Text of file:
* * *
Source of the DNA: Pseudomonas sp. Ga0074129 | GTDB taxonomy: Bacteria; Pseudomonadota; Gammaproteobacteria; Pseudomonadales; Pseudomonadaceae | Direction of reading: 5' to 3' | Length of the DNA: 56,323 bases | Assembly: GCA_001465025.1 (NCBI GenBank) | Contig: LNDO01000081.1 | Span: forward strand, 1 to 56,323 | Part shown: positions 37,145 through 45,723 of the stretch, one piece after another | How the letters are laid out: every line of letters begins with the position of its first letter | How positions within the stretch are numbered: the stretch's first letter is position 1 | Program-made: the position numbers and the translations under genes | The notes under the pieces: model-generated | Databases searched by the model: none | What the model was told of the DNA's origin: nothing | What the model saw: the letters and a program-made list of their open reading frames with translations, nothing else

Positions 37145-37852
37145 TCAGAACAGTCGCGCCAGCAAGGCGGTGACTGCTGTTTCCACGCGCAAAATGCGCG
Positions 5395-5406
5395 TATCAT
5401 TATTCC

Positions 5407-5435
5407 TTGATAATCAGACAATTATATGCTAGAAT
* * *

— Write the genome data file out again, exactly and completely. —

Source of the DNA: Pseudomonas sp. Ga0074129 | GTDB taxonomy: Bacteria; Pseudomonadota; Gammaproteobacteria; Pseudomonadales; Pseudomonadaceae | Direction of reading: 5' to 3' | Length of the DNA: 56,323 bases | Assembly: GCA_001465025.1 (NCBI GenBank) | Contig: LNDO01000081.1 | Span: forward strand, 1 to 56,323 | Part shown: positions 37,145 through 45,723 of the stretch, one piece after another | How the letters are laid out: every line of letters begins with the position of its first letter | How positions within the stretch are numbered: the stretch's first letter is position 1 | Program-made: the position numbers and the translations under genes | The notes under the pieces: model-generated | Databases searched by the model: none | What the model was told of the DNA's origin: nothing | What the model saw: the letters and a program-made list of their open reading frames with translations, nothing else

Positions 37145-37852
37145 TCAGAACAGTCGCGCCAGCAAGGCGGTGACTGCTGTTTCCACGCGCAAAATGCGCG
Positions 5395-5406
5395 TATCAT
5401 TATTCC

Positions 5407-5435
5407 TTGATAATCAGACAATTATATGCTAGAAT